A virtual meeting with the above title is being organised by the Ad-Hoc Committee "The Things That Make For Peace", on Saturday, November 13, at 7.00pm. The organisers say that as "the world leaders meet, people in towns and cities across the world will take to the streets demanding global climate justice. COP26 is happening at a time when the destruction of the natural and social environment and the havoc that is being created are becoming ever more obvious, and the demand for solutions is growing. People's general interests lie with bringing about a situation where the natural and social environments are in harmony with each other, which means that both are humanised, bringing about social and natural environments that are fit for human beings. But people are being left outside the decision-making. What is being revealed is the need for the people to rely on themselves to resist and become empowered to bring about human-centred solutions to the global crisis of climate change." T he meeting will include contributions on the topic of COP26 and solutions to the demand for climate justice; discussion; and music and poetry. To register and receive a link, please contact the organisers, or email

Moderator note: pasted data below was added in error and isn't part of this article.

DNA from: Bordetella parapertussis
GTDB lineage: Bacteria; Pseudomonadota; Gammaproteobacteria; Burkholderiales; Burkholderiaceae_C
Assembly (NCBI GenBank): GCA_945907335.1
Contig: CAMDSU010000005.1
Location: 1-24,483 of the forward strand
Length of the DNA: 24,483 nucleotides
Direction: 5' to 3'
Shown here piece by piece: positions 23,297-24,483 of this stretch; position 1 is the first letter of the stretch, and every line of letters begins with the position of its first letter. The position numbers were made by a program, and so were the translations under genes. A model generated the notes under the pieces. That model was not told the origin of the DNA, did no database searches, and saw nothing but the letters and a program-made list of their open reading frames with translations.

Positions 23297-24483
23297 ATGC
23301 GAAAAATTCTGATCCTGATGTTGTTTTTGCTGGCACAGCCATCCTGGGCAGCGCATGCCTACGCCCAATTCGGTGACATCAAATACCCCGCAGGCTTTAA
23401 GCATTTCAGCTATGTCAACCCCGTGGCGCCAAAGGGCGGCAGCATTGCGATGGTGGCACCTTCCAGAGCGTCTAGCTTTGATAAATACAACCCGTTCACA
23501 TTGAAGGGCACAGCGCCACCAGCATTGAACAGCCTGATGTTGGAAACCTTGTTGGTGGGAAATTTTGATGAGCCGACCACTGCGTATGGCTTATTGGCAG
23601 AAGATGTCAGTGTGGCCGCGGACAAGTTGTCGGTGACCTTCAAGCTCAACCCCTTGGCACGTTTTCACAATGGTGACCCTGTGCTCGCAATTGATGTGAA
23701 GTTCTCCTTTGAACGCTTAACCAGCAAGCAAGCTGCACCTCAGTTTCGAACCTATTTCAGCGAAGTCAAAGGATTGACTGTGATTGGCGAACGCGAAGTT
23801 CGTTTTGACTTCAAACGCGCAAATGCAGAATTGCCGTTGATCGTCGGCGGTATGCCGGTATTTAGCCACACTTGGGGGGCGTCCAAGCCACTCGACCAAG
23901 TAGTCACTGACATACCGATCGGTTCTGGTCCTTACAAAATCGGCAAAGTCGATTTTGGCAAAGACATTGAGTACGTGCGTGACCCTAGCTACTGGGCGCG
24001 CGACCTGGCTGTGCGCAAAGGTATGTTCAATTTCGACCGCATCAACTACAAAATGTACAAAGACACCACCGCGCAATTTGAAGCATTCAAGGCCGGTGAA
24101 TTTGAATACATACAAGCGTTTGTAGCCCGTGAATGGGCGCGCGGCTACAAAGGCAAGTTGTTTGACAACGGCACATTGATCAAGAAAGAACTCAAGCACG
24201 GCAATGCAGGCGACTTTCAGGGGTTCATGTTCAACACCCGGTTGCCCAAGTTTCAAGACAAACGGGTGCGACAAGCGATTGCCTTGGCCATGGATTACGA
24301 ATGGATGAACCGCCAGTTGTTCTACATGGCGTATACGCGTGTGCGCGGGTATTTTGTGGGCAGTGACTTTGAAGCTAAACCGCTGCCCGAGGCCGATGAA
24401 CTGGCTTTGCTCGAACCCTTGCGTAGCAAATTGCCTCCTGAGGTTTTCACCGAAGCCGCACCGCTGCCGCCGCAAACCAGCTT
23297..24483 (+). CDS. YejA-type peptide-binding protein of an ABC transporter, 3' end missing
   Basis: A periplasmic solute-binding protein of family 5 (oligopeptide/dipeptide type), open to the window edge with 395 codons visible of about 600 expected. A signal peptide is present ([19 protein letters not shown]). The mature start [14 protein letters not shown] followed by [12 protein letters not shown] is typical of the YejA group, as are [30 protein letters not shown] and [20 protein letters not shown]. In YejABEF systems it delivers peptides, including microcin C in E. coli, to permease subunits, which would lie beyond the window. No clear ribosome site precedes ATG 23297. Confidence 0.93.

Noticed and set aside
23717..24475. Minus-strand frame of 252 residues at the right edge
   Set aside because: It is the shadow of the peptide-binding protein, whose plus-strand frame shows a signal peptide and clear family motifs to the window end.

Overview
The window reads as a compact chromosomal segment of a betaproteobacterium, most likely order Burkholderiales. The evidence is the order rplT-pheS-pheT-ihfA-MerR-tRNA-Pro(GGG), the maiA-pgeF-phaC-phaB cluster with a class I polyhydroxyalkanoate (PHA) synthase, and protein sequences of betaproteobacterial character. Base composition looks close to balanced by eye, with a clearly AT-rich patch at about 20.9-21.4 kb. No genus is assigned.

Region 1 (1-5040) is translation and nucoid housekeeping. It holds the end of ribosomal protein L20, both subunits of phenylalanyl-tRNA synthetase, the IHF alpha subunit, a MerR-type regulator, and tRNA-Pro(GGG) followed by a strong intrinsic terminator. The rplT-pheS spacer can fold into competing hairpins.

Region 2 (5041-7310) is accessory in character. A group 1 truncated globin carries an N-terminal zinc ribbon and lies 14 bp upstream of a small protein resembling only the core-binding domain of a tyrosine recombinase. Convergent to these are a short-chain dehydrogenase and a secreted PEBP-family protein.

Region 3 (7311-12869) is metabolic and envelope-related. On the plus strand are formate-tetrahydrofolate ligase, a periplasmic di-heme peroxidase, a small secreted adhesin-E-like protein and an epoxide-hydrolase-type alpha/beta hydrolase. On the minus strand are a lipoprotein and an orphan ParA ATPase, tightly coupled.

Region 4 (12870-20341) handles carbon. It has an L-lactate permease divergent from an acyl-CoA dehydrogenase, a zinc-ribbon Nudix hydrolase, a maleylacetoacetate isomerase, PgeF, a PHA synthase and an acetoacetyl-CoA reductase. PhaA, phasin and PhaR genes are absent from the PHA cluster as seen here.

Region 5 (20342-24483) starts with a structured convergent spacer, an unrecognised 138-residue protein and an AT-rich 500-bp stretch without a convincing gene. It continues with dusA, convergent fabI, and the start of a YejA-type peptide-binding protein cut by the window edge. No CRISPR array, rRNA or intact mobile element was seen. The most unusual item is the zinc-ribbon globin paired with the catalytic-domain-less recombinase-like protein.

All Out to Humanise the Natural and Social Environment!

1. See: COP26 Coalition
2. See:
See also WWIE: People Need to Rely on Themselves to Confront the Crisis of Climate Change

Article Index

"Fire and Rehire"

The Solution Lies with the Workers' Opposition Itself